Re: Right to Repair - Re: [TekScopes] Digital scope with CRT


By the early 1980s, you could easily buy electronics parts here in Syracuse, even specific ones for consumer equipment. Distributors of parts for HVAC and major appliances are still nasty, but telling them " If you won't sell me what I need, I will get it on the internet. Do you really want to lose a sale?" will often change their policies. In the 1960s when I was in high school, the situation with local suppliers was horrible, especially if you were trying to buy parts for consumer items. By the late 70s, most of them were out of business. The ones remaining were delighted to see any customer come in. There was always mail order, but it was glacially slow and orders were often incomplete. Lafayette and Allied were pretty decent in those times, and there were plenty military surplus dealers too. For Tektronix gear, there was a good sized store about fifty miles away that had both new and surplus parts. The owner was very nasty, but usually had ten year old Tektronix scopes at difficult but not impossible prices. As for the environmental consequences of making it impossible to repair all sorts of things, it is horrific and unsustainable. Fortunately, amatuer radio and sound system hobbyists are very active and proficient in hacking, reverse enginnering, and disseminating what they have discovered.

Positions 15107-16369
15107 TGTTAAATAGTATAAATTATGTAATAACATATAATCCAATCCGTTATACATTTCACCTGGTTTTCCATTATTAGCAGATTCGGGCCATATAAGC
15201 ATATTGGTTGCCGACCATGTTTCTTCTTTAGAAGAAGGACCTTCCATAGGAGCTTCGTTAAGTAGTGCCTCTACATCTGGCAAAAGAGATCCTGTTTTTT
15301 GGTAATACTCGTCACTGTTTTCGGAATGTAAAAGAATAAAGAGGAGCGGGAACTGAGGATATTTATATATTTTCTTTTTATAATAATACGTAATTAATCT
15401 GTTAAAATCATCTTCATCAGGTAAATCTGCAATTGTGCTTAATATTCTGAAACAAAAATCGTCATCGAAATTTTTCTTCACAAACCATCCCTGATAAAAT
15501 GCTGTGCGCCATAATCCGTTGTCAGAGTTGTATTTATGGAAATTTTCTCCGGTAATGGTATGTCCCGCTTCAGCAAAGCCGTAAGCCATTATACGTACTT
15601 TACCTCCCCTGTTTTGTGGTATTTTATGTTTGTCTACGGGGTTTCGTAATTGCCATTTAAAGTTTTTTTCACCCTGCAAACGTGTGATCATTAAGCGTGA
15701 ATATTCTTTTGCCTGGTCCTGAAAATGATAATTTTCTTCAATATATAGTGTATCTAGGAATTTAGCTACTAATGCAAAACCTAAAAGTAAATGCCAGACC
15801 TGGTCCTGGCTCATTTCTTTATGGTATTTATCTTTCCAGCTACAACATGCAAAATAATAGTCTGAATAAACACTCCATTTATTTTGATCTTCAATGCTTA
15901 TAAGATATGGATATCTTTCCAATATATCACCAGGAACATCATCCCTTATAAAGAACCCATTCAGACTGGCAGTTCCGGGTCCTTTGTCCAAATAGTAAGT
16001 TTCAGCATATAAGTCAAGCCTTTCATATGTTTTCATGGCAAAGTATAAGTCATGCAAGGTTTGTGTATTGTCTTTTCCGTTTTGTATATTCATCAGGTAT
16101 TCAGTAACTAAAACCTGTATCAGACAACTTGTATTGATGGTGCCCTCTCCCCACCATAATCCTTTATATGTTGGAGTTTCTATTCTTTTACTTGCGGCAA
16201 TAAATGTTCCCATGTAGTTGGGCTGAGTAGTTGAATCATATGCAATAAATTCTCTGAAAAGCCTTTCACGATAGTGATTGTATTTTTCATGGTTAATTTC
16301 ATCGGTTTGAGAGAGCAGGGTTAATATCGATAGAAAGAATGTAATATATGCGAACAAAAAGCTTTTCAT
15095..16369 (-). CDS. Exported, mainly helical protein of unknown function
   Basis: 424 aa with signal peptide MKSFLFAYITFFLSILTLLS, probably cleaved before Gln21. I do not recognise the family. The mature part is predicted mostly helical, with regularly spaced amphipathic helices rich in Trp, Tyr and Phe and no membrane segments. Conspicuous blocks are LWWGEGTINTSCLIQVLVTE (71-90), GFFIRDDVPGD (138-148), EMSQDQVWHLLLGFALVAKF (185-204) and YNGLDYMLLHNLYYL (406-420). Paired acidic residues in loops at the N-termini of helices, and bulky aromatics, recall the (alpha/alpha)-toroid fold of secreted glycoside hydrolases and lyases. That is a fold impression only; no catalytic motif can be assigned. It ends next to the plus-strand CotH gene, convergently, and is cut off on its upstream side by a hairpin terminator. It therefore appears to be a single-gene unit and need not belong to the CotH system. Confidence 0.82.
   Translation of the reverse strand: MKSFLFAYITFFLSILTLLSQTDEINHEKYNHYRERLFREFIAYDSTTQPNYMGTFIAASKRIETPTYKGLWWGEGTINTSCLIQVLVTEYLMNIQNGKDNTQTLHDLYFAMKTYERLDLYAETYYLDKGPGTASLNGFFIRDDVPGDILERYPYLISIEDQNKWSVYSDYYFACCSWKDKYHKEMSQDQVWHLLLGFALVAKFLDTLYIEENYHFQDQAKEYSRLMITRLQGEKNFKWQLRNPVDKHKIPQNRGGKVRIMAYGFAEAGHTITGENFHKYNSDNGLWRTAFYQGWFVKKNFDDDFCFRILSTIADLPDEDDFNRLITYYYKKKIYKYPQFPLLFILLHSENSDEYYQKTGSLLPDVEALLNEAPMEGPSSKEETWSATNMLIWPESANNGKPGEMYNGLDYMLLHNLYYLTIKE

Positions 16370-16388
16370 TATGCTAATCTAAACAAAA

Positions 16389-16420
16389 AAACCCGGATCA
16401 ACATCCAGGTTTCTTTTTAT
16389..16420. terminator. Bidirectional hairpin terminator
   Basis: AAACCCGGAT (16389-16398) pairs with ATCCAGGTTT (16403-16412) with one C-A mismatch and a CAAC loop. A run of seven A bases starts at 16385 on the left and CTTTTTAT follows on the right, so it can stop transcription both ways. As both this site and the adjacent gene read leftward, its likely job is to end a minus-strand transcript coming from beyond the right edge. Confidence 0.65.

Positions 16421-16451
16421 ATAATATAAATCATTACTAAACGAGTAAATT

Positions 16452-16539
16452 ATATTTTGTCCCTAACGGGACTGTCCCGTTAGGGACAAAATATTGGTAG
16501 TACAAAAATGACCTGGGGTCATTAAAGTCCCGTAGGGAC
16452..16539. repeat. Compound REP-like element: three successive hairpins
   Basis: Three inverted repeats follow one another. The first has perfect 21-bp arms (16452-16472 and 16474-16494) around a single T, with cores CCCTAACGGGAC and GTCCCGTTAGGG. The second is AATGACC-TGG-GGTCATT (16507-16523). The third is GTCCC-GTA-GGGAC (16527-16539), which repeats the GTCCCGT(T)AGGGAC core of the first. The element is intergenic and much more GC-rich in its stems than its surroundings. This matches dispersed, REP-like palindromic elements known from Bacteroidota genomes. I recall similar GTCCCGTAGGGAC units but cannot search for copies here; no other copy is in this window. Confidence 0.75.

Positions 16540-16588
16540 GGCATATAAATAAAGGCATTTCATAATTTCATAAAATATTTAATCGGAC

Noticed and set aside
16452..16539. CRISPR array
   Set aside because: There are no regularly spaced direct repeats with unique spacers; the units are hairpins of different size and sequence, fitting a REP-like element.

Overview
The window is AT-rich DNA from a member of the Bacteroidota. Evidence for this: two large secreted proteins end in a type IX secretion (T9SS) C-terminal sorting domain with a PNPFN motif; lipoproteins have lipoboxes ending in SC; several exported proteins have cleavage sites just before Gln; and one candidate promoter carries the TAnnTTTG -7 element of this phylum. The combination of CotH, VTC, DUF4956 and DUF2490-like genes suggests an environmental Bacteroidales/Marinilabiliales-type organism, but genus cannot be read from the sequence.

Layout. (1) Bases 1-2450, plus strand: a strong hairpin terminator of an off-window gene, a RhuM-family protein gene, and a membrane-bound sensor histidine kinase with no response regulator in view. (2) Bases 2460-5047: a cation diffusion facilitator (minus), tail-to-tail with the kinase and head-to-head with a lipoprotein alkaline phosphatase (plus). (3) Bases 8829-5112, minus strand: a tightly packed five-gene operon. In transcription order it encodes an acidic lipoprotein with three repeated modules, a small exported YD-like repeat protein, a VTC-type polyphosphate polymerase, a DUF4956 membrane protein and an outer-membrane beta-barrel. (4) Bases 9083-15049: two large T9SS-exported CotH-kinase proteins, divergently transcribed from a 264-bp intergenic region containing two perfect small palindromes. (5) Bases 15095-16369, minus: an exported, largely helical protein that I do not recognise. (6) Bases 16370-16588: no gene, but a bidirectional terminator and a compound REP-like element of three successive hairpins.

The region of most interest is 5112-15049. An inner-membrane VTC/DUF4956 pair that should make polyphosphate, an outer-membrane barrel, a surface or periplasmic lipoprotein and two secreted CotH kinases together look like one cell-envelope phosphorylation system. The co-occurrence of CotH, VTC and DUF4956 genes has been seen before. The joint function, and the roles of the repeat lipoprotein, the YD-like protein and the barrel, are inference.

Bruce Gentry, KA2IVY

On 8/27/20 8:43 AM, scm@... wrote:
I have never, in the last 60 years, had a problem buying components from distributers. In the early years, I would just call a local distributer and place an order (Will Call) and pay cash on pickup. After the first purchase, they knew me as a regular customer. This got very easy when I was in graduate school. All the distributers knew me a both an individual and a lab purchaser. I use Digikey and Mouser now and maintain a huge inventory purchased on the surplus market.

There are issues, however, with the design of equipment to be unrepairable (or repairable only with custom parts from the manufacturer) and with the refusal by the manufacturer to make documentation freely available at a reasonable cost. These practices contribute to excess landfill (or other waste stream) use, ocean pollution, etc. The practices are, thus, environmentally, economically and socially undesirable.

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